The first record of a blue crab in the wild in Ireland. Photo: Ruth McManus courtesy of National Biodiversity Data Centre.

1st Chesapeake Blue Crab Found on Ireland Coast

The Chesapeake Bay blue crab, icon of our region, has turned up in Irish waters for the first time ever. And wildlife experts there say its presence could pose a serious threat to native marine life.

Blue crabs are an invasive species in Europe, like snakeheads or blue catfish here on the Bay. Marine scientists consider them a large and aggressive crab species, highly effective at reproducing.

Ruth McManus spotted a dead blue crab washed up among seaweed on Dollymount Strand in Dublin on Feb. 15. She’d never seen anything like it before, and so she sent a photo to Dave Wall at the National Biodiversity Data Centre in Waterford, Ireland.

Wall confirmed the species and tells Bay Bulletin a blue crab claw was also found on Dollymount Strand around the same time. He says it may be from the same crab. Certainly, Irish biologists hope there aren’t more than one.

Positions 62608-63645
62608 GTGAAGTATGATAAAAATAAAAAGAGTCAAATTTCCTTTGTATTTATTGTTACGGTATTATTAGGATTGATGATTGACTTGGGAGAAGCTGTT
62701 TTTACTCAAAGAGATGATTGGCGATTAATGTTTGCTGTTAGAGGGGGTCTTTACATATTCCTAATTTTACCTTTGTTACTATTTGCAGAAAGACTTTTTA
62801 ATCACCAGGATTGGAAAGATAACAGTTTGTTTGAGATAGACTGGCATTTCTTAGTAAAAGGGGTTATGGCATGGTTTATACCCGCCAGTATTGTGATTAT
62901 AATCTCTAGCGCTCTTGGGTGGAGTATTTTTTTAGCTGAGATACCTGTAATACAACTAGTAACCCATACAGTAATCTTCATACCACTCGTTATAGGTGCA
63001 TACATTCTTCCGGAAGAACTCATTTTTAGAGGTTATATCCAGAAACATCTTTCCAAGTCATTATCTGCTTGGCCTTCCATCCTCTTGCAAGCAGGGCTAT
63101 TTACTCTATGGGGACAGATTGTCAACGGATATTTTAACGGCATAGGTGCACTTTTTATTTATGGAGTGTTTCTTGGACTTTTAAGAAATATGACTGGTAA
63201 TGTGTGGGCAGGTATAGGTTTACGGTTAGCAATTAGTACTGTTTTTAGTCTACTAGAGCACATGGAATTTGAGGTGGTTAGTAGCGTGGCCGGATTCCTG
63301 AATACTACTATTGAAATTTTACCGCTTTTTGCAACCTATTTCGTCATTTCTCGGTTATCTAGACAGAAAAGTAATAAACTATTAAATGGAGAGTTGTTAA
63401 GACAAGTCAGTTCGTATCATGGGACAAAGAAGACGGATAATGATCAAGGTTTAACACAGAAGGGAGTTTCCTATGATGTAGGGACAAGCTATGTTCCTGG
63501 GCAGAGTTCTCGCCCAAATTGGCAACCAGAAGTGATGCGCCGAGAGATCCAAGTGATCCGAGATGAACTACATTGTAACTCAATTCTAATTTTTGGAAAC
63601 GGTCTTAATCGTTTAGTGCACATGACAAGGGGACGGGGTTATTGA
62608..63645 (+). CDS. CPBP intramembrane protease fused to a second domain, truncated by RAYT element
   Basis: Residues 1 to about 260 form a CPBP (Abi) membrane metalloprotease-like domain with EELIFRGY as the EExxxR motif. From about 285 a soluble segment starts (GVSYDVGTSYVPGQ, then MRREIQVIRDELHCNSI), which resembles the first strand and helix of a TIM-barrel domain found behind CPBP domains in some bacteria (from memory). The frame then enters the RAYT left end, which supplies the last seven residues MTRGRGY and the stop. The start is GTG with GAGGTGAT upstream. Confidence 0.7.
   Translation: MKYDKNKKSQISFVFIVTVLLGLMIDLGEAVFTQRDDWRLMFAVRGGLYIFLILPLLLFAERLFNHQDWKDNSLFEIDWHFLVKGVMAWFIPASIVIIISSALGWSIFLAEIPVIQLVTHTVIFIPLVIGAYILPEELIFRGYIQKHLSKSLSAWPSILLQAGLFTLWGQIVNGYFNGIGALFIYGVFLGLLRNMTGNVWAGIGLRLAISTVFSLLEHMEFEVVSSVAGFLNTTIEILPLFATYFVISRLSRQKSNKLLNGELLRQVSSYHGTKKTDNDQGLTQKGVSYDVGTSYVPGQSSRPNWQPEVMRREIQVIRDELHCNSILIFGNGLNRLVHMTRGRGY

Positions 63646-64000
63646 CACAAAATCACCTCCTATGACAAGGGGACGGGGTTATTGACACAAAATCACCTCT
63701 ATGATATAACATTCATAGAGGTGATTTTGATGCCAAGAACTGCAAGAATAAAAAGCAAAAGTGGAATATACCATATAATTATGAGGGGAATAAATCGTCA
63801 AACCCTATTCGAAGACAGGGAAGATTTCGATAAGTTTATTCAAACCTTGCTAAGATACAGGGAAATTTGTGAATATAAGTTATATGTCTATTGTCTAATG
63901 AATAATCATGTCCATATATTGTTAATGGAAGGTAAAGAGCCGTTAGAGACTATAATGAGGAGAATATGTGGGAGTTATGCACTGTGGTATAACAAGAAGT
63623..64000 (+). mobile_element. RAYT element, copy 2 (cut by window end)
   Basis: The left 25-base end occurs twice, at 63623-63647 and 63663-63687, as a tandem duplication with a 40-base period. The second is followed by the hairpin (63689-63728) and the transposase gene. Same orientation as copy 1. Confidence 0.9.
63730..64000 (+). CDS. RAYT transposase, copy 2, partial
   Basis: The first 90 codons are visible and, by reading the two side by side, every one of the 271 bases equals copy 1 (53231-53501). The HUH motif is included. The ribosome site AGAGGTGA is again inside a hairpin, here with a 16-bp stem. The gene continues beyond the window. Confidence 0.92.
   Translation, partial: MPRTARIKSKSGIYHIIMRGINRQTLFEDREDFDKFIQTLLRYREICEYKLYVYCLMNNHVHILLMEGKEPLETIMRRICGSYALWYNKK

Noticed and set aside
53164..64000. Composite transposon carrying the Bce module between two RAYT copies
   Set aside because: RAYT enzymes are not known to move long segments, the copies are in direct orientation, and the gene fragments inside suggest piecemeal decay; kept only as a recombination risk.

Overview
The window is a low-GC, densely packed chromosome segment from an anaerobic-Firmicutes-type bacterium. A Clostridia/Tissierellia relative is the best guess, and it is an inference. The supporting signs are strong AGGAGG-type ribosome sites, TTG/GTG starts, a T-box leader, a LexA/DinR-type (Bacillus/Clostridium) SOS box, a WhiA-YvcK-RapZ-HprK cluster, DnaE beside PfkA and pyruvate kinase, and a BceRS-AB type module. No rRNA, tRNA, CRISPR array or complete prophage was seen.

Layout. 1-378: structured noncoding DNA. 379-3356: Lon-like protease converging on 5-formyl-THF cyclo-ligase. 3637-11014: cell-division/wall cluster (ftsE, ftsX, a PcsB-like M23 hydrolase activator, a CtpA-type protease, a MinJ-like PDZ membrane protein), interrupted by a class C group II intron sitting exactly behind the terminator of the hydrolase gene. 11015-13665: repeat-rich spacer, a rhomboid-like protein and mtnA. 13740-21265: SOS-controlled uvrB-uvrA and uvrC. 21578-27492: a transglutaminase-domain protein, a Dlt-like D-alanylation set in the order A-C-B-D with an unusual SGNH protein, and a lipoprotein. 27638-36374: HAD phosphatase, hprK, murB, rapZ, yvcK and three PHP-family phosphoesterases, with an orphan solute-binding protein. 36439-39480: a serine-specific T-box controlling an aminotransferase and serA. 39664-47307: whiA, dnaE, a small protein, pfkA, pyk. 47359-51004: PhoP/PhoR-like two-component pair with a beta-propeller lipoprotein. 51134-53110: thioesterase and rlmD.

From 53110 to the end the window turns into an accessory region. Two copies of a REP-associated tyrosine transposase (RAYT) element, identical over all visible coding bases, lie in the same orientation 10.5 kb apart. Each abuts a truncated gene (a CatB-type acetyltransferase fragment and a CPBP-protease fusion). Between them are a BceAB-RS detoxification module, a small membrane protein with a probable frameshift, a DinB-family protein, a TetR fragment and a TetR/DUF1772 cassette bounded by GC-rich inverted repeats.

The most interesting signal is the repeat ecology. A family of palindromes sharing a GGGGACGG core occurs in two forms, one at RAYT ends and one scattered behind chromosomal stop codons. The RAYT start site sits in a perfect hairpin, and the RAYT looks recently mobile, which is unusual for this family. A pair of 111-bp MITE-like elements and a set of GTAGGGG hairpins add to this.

A breeding population of blue crabs began to establish in the Mediterranean Sea around 2012. How did they get there? Wall says it’s likely they arrived via ballast waters from ships traveling from America. There are now blue crab fisheries established on the Mediterranean, some of which import the crab into Europe.

As for the crab that wound up on the Dublin shore, Wall theorizes it may have been an import from a local fishmonger that someone bought and released into the water—not realizing the consequences of introducing an invasive species to local waters. The National Biodiversity Data Centre notes an investigation by the Irish Sea Fisheries Protection Authoriy found an Irish wholesale fishmonger was regularly importing blue crab to sell to Asian customers.

Wall says the invasive blue crab has had a major impact on marine ecosystems in the Mediterranean, “wiping out native shellfish species and fouling and damaging fishing nets.” He notes they have no natural predators in Europe, so the population is difficult to control.

“It’s definitely not a species we want to see becoming established in Ireland,” Wall says.

When it comes to the Bay’s blue crabs, there’s no place like home.

-Meg Walburn Viviano